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Nahan Adds Second Tempo 22 Stitcher

Press release from the issuing company

(November 20, 2008) The target at Nahan, Inc. in St. Cloud, Minnesota was already ambitious when the company installed its first Tempo 22 saddle stitcher. “With the Tempo 22, we wanted to boost net production in relation to our other saddle stitchers by 60 percent,” says Steve Kirk, V.P. of Manufacturing for Nahan. “Only a month after startup, we were at 34 percent. Then we reached 70 percent, exceeding our goal.” Nahan was so successful with its first Tempo 22, the company recently purchased a second Tempo 22, enhancing performance even further.

Added to the production performance is the fast setup provided by the two Tempo 22 machines: “In comparison to our other models, we’ve reduced the job changeover time by 22 percent.” When you combine increased net production with fast makereadies, it’s no wonder Steve Kirk states that he is “extremely satisfied” with Nahan’s Tempo 22 saddle stitching lines.

Consistently excellent quality even at high cycle times

The two Tempo 22 machines have joined other Muller Martini saddle stitcher technology previously on the floor at Nahan. Thirteen years ago, the family company, founded in 1962 by Jim and Helen Nahan and still an independent business, purchased a Prima. The Prima is still in daily use. Later came two saddle stitchers from another supplier before Nahan decided on its first Tempo 22 with 15 flat loading pockets and a folder feeder.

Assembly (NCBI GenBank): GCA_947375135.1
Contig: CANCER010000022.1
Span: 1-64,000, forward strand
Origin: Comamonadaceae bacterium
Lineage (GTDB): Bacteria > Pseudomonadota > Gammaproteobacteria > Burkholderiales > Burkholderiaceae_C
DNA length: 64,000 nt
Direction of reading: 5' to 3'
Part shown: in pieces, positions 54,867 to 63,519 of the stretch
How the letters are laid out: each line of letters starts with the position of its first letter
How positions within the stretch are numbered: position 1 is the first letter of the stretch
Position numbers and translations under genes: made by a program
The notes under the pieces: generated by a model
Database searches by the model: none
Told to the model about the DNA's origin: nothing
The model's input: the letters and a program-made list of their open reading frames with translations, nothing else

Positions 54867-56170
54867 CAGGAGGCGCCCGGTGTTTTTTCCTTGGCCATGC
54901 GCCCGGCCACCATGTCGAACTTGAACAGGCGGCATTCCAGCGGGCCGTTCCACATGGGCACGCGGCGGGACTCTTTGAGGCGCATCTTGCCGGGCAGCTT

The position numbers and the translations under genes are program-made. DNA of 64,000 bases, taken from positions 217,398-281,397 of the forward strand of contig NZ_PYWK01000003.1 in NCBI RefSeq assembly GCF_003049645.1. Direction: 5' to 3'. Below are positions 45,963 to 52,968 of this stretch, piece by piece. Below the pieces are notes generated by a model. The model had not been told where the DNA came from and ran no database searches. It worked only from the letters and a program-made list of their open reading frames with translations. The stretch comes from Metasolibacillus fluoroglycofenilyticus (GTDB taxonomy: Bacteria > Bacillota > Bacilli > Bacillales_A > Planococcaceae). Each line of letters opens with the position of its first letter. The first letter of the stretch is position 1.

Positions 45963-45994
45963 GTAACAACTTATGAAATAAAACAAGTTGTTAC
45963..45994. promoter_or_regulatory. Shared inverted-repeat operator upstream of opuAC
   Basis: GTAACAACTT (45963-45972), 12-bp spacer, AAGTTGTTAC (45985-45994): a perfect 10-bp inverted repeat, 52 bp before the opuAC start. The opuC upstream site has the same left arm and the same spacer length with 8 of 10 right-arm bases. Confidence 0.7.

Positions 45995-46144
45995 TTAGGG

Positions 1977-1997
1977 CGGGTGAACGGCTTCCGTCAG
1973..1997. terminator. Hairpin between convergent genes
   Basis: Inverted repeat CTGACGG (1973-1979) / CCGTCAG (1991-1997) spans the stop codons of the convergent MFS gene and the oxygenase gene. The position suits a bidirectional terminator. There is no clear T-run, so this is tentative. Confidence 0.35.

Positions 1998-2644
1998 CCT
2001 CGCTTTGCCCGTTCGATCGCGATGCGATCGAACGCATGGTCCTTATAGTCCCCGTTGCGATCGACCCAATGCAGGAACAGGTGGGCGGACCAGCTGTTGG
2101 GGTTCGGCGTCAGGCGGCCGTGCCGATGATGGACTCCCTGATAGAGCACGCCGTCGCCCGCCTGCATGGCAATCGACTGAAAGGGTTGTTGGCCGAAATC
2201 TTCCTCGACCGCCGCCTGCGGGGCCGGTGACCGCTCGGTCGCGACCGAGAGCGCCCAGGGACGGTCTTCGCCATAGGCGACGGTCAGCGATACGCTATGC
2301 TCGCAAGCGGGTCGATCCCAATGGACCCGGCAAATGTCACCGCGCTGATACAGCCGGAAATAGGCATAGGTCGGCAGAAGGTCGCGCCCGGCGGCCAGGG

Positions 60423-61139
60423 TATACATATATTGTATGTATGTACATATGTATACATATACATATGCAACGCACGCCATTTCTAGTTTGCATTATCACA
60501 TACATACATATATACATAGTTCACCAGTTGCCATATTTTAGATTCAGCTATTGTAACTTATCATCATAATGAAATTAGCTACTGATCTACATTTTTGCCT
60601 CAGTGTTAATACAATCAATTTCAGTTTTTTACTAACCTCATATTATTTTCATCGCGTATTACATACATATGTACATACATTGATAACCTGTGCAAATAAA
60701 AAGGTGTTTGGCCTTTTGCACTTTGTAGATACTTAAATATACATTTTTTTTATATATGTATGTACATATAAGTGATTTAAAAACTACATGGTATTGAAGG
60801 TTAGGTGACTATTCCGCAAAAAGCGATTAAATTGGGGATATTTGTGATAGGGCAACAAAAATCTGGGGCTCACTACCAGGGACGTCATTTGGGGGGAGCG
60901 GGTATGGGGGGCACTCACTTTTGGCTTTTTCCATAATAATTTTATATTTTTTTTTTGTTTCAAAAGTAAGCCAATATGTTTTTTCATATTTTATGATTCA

Since August 2007, Tempo 22 stitching technology at Nahan has run around the clock, seven days a week. “It’s markedly exceeded our expectations,” says Mr. Kirk. “The high production speed is impressive – and the speed doesn’t compromise quality.”

85% net output

With most products, the speed of the Tempo 22 saddle stitcher ranges from 18,000 to 19,000 cycles per hour. The high net output of approximately 85% is of great significance to Nahan because the company manufactures numerous promotional brochures in the highrange market for customers throughout the United States. Run length can be higher than 7 million copies.

An important prerequisite to producing at these high cycle times, according to Mr. Kirk, is having very well trained staff: “Our machine operators don’t only need to have command of the procedures but also understand them. Since most of them have been working at our firm for a long time, they have considerable experience. In addition, all operators had extensive training with the Muller Martini training staff before, during, and after the installation was complete. That was very helpful.”

Digital workflow and selective binding

Muller Martini Tempo 22 saddle stitchers are JDF/JMF ready, which makes them an ideal compliment to Nahan and their commitment to digital workflow in accordance with CIP4 standards. The new Tempo 22 machines at Nahan are also ready for selective binding, further expanding Nahan’s capabilities to meet diverse customer needs. Selective binding and addressing provide many possibilities for direct mail and other pieces, including personalization on the inside and the cover of products and personalization of stitched insert cards, as well as selective inserting of one or more loose inserts, and imprinting of logos and targetspecific messages.